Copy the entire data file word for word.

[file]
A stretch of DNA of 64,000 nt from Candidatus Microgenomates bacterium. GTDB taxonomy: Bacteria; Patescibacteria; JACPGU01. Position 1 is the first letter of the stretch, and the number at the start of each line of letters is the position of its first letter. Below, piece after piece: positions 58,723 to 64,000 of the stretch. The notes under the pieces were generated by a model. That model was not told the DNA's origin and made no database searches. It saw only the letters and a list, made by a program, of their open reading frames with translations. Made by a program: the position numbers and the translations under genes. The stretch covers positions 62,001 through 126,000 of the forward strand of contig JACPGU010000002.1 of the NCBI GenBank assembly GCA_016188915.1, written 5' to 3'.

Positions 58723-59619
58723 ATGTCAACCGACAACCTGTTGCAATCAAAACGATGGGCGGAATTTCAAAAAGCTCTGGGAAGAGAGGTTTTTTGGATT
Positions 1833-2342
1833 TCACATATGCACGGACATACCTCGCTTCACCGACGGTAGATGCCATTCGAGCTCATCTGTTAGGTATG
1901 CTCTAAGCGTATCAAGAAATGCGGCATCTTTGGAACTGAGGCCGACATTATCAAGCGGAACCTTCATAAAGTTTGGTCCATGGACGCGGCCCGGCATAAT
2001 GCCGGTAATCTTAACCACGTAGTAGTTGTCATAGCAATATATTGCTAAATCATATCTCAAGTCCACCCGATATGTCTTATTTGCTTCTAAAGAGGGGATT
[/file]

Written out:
A stretch of DNA of 64,000 nt from Candidatus Microgenomates bacterium. GTDB taxonomy: Bacteria; Patescibacteria; JACPGU01. Position 1 is the first letter of the stretch, and the number at the start of each line of letters is the position of its first letter. Below, piece after piece: positions 58,723 to 64,000 of the stretch. The notes under the pieces were generated by a model. That model was not told the DNA's origin and made no database searches. It saw only the letters and a list, made by a program, of their open reading frames with translations. Made by a program: the position numbers and the translations under genes. The stretch covers positions 62,001 through 126,000 of the forward strand of contig JACPGU010000002.1 of the NCBI GenBank assembly GCA_016188915.1, written 5' to 3'.

Positions 58723-59619
58723 ATGTCAACCGACAACCTGTTGCAATCAAAACGATGGGCGGAATTTCAAAAAGCTCTGGGAAGAGAGGTTTTTTGGATT
Positions 1833-2342
1833 TCACATATGCACGGACATACCTCGCTTCACCGACGGTAGATGCCATTCGAGCTCATCTGTTAGGTATG
1901 CTCTAAGCGTATCAAGAAATGCGGCATCTTTGGAACTGAGGCCGACATTATCAAGCGGAACCTTCATAAAGTTTGGTCCATGGACGCGGCCCGGCATAAT
2001 GCCGGTAATCTTAACCACGTAGTAGTTGTCATAGCAATATATTGCTAAATCATATCTCAAGTCCACCCGATATGTCTTATTTGCTTCTAAAGAGGGGATT